About the Author

Meghan Shue

Administrative Vice President and Senior Investment Strategist

Meghan is a Senior Investment Strategist at Wilmington Trust and a member of Wilmington Trust’s Investment Committee. Meghan’s responsibilities include helping manage the end-to-end asset allocation process, developing market research, and communicating the team’s market outlook and positioning to clients and prospective clients.

Prior to joining Wilmington Trust, Meghan was an Investment Strategist at Bessemer Trust, where she helped manage the asset allocation decision and implementation process, performed asset allocation and market research, and published pertinent thought leadership.

Meghan holds an MBA with a concentration in Finance from the University of Miami and graduated valedictorian. She also holds a bachelor’s degree in Engineering, with a concentration in Operations Research and Financial Engineering, from Princeton University.


By the Author

Politics & Your Portfolio: Top 5 Questions Answered About the Midterm Election

Meghan Shue |
Wilmington Wire
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November 7, 2018—Tuesday’s election delivered the result largely expected by us and the markets: a split Congress, with the Democrats wresting control of the House but Republicans retaining the majority in the Senate. Voter engagement was extremely high, with a record turnout for a midterm election.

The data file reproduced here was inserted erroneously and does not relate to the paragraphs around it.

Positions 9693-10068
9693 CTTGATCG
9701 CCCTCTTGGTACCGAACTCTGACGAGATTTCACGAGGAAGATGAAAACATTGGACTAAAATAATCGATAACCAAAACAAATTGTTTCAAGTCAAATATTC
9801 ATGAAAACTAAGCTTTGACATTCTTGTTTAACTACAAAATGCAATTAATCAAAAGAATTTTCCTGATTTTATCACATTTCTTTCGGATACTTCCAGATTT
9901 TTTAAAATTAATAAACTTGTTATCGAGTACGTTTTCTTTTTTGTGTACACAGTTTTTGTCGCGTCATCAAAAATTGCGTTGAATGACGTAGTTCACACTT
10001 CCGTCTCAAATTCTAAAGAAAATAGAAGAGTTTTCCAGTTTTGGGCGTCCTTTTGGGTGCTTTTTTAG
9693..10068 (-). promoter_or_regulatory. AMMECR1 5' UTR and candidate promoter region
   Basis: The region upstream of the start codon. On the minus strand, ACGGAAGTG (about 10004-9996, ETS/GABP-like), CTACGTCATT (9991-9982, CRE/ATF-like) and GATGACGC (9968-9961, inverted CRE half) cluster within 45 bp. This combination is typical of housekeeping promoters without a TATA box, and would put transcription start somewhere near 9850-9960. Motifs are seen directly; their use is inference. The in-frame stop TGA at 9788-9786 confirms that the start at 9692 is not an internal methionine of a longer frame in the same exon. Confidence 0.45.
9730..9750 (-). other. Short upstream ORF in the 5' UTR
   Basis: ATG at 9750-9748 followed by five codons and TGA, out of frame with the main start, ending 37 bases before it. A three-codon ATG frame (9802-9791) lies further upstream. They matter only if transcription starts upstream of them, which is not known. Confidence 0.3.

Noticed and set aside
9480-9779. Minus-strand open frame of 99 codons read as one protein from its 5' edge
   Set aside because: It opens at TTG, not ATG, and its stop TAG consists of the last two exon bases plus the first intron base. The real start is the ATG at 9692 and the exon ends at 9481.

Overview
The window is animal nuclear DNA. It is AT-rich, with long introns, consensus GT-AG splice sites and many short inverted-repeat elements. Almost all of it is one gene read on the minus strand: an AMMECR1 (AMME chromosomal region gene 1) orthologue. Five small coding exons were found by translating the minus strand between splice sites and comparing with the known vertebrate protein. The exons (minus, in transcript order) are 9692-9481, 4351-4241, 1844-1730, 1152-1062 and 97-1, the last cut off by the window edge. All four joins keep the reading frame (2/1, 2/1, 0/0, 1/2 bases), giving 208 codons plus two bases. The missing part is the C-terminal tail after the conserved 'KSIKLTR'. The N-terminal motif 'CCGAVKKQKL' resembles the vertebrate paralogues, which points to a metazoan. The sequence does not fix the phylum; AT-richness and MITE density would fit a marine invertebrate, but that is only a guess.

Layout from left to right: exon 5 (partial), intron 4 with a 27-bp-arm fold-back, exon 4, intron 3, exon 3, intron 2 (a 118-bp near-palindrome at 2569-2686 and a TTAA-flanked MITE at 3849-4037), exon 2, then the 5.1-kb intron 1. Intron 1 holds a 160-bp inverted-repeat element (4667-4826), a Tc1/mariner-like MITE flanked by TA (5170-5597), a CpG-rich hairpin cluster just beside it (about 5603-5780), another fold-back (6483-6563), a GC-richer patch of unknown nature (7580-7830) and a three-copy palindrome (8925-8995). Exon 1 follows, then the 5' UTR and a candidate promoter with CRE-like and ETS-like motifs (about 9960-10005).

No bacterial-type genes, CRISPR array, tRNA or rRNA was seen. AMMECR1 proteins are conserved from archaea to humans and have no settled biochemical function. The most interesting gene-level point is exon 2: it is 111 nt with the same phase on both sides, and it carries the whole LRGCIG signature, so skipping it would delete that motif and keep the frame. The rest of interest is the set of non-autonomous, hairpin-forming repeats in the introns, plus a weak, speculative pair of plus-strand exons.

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The Carnage Continues

Meghan Shue |
Wilmington Wire
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October 25, 2018 — Equity markets continue to exhibit significant selling pressure. Unlike the prior corrections in early 2016 and early 2018, the origin of this month’s rout in the stock markets is difficult to pin on any one factor. Instead, it seems to be due to a combination of a slight deterioration in the global growth outlook, concerns about peak earnings growth, and continued trade tensions.

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DJIA and S&P 500 Plunge, but We’re not Panicking

Meghan Shue |
Wilmington Wire
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October 11, 2018— Hurricane Michael is not the only thing leaving a wake of destruction in its path. The stock market has also experienced a swift correction that has spared few stocks, sectors, or regions—with weakness extending into European and Asian markets. The S&P 500 had its worst day since March, and the Dow Jones Industrial Average (DJIA) fell over 800 points on Wednesday.

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